Second Circuit Takes A Second Look At Chinese Vitamin C Price-fixing Case And Again Affirms Dismissal
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  • Second Circuit Takes A Second Look At Chinese Vitamin C Price-fixing Case And Again Affirms Dismissal

    On August 10, 2021, the Second Circuit, in a 2-1 decision,  affirmed the dismissal—for the second time—of price-fixing claims against a pair of Chinese vitamin C exporters, after the Supreme Court had remanded it for further consideration.  Animal Science Prods., et al., v. Hebei Welcome Pharma. Co. Ltd., et al., 13-4791-cv (2nd Cir. Aug 10, 2021).  Following the Supreme Court’s directive to “carefully consider but not conclusively defer” to submissions from the Chinese Ministry of Commerce, a three-judge panel of the Second Circuit agreed that the case should, nevertheless, still be dismissed on international comity grounds.  This decision—involving the Chinese government’s first appearance in a U.S. court—was unusual for an antitrust case in that there was no real dispute that the alleged anticompetitive conduct occurred.  Instead, the question centered on “whether Chinese law required the Chinese sellers’ conduct.”

    Plaintiffs, Animal Science Products, Inc. and The Ranis Company, Inc., brought a putative class action in 2005 alleging that four Chinese exporters of vitamin C conspired to restrict supply in violation of the Clayton Act and Section 1 of the Sherman Act, to the detriment of American buyers of bulk Vitamin C.  The only holdouts after the three other exporters settled, Hebei Welcome Pharmaceutical Co. Ltd. (“Hebei”) and its parent company North China Pharmaceutical Group Corp. (“NCPG”), went to trial where a jury found them guilty and ordered them to pay treble damages of over $147 million.

    On the first appeal, the Second Circuit reversed, holding that the trial court was bound to defer to the explanation of Chinese law submitted by the Ministry of Commerce of the People’s Republic of China (the “Ministry”), which it found to be reasonable under the circumstances.  The Court found that, according to the Ministry’s submission, Chinese law actually required defendants to undertake the anticompetitive conduct at issue, which made it impossible for defendants to comply with both China’s regulatory scheme and U.S. antitrust law.  The Court held that this “true conflict” of law, in combination with other international comity factors, mandated dismissal of plaintiffs’ suit.

    The Supreme Court reversed, holding that the Second Circuit afforded too much deference to the Ministry’s views and reminded the court that, while submissions from foreign governments should get “respectful consideration,” they should not be given dispositive effect as they are not binding on U.S. courts.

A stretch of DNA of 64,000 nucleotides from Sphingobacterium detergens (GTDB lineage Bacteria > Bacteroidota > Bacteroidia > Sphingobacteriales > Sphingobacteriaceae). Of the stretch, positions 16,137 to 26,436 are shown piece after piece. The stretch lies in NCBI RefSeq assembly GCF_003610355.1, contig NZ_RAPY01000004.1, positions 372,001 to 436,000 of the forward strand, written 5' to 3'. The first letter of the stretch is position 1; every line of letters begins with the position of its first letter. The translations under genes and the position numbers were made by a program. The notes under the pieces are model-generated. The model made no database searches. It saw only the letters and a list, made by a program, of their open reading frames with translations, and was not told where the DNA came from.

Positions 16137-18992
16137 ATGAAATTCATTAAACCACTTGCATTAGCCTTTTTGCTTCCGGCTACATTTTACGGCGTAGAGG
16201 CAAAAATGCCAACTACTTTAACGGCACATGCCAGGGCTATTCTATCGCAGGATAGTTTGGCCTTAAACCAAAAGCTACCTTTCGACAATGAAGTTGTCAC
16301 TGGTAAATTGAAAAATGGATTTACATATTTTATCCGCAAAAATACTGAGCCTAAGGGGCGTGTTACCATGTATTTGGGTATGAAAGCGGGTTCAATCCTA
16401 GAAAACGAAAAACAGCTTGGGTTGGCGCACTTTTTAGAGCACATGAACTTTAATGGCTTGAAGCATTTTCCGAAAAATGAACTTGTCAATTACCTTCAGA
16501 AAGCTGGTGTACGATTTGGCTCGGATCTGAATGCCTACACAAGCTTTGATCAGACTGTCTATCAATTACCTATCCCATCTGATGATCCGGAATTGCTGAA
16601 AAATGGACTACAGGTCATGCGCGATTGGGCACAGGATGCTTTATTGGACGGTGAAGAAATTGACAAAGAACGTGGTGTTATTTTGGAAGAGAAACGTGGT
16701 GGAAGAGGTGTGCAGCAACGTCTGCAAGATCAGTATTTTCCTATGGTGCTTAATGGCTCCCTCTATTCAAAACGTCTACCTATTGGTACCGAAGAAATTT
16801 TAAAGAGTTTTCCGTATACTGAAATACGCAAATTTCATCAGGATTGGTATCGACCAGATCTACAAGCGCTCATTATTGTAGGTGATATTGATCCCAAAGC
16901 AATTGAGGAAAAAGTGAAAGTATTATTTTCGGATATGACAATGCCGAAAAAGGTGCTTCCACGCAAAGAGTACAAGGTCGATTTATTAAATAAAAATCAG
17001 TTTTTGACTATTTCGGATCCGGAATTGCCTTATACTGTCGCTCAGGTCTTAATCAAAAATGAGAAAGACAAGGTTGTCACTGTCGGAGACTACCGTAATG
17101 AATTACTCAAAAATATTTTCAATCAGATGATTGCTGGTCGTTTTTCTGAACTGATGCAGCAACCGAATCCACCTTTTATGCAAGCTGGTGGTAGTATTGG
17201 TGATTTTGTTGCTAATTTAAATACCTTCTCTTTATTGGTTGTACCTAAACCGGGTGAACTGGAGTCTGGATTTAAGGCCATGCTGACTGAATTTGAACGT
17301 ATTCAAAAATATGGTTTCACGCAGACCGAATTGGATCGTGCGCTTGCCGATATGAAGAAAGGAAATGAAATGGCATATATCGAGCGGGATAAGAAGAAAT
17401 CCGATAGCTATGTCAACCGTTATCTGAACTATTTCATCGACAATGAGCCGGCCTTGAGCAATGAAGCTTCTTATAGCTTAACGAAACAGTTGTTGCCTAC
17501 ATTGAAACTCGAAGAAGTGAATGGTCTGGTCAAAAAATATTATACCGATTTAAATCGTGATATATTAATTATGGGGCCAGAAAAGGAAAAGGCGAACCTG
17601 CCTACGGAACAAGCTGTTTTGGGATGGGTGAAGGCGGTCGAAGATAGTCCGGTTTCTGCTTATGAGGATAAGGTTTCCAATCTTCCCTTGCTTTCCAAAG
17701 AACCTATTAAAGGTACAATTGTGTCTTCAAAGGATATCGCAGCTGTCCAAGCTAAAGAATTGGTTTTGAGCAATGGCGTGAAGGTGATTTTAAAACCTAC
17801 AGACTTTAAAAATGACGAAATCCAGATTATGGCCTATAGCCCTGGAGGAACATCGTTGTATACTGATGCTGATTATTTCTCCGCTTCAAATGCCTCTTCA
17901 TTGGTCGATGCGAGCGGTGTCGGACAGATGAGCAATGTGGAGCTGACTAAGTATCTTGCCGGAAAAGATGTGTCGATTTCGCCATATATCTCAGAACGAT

On remand, the Second Circuit took a second look at the Ministry’s amicus curiae brief, which it interrogated following the Supreme Court’s guidance and ultimately still found credible.  The brief explained that China’s ongoing transformation from a state-run command economy to a more market-driven economy led to terms and dynamics that would likely be misunderstood by a U.S. court.  For example, whereas plaintiffs had alleged that the Chinese Chamber of Commerce of Medicines & Health Products Importers & Exporters (the “Chamber”) operated like a mere “trade association” facilitating “the collusive actions of a cartel,” the Ministry’s brief clarified that the Chamber actually served “under the authority and direction of the Ministry” as part of “a regulatory pricing regime mandated by the government of China” to stabilize its export market, promote profitability, and protect national interests.  Writing for the majority, U.S. Circuit Judge William J. Nardini found that, taking it at face value, Chinese law required defendants to engage in price-fixing conduct violative of U.S. antitrust law in a way that made it impossible to comply with the laws of both countries.

    In a dissenting opinion, U.S. Circuit Judge Richard C. Wesley said that the majority overemphasized international comity concerns without properly deciding whether Chinese law required the conduct at issue, arguing that the regulatory regime was not mandatory.  The majority countered that, while the exporters could technically withdraw from the committee that set the prices, they would have little choice but to participate in industrywide coordination because they were China’s only vitamin C manufacturers.

    Although involving very unique considerations, the journey that this case has taken through the courts has been elucidating as to the question of how much deference to give to foreign governments’ explanations of their own law, and the ability of U.S. antitrust law to govern extraterritorial conduct when international comity concerns are at issue.